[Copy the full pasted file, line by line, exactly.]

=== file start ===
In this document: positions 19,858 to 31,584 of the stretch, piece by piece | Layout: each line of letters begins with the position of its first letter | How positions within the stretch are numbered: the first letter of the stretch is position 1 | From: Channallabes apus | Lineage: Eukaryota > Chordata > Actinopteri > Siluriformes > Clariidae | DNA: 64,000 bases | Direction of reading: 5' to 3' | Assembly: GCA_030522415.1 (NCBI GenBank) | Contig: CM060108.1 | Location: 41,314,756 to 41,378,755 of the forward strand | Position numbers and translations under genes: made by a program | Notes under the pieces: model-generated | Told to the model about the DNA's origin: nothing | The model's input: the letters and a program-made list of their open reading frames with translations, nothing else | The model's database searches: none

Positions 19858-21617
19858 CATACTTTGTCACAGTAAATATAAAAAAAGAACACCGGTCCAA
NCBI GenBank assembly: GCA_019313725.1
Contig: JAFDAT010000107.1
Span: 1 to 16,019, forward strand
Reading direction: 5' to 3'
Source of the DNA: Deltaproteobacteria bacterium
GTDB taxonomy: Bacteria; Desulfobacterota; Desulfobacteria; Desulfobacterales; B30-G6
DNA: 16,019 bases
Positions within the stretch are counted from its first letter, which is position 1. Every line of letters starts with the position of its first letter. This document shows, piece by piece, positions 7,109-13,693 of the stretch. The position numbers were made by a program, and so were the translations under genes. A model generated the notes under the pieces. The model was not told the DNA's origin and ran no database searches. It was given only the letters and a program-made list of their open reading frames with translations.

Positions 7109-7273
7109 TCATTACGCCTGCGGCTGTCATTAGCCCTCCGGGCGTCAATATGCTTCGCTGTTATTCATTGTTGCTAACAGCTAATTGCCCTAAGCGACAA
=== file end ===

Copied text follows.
In this document: positions 19,858 to 31,584 of the stretch, piece by piece | Layout: each line of letters begins with the position of its first letter | How positions within the stretch are numbered: the first letter of the stretch is position 1 | From: Channallabes apus | Lineage: Eukaryota > Chordata > Actinopteri > Siluriformes > Clariidae | DNA: 64,000 bases | Direction of reading: 5' to 3' | Assembly: GCA_030522415.1 (NCBI GenBank) | Contig: CM060108.1 | Location: 41,314,756 to 41,378,755 of the forward strand | Position numbers and translations under genes: made by a program | Notes under the pieces: model-generated | Told to the model about the DNA's origin: nothing | The model's input: the letters and a program-made list of their open reading frames with translations, nothing else | The model's database searches: none

Positions 19858-21617
19858 CATACTTTGTCACAGTAAATATAAAAAAAGAACACCGGTCCAA
NCBI GenBank assembly: GCA_019313725.1
Contig: JAFDAT010000107.1
Span: 1 to 16,019, forward strand
Reading direction: 5' to 3'
Source of the DNA: Deltaproteobacteria bacterium
GTDB taxonomy: Bacteria; Desulfobacterota; Desulfobacteria; Desulfobacterales; B30-G6
DNA: 16,019 bases
Positions within the stretch are counted from its first letter, which is position 1. Every line of letters starts with the position of its first letter. This document shows, piece by piece, positions 7,109-13,693 of the stretch. The position numbers were made by a program, and so were the translations under genes. A model generated the notes under the pieces. The model was not told the DNA's origin and ran no database searches. It was given only the letters and a program-made list of their open reading frames with translations.

Positions 7109-7273
7109 TCATTACGCCTGCGGCTGTCATTAGCCCTCCGGGCGTCAATATGCTTCGCTGTTATTCATTGTTGCTAACAGCTAATTGCCCTAAGCGACAA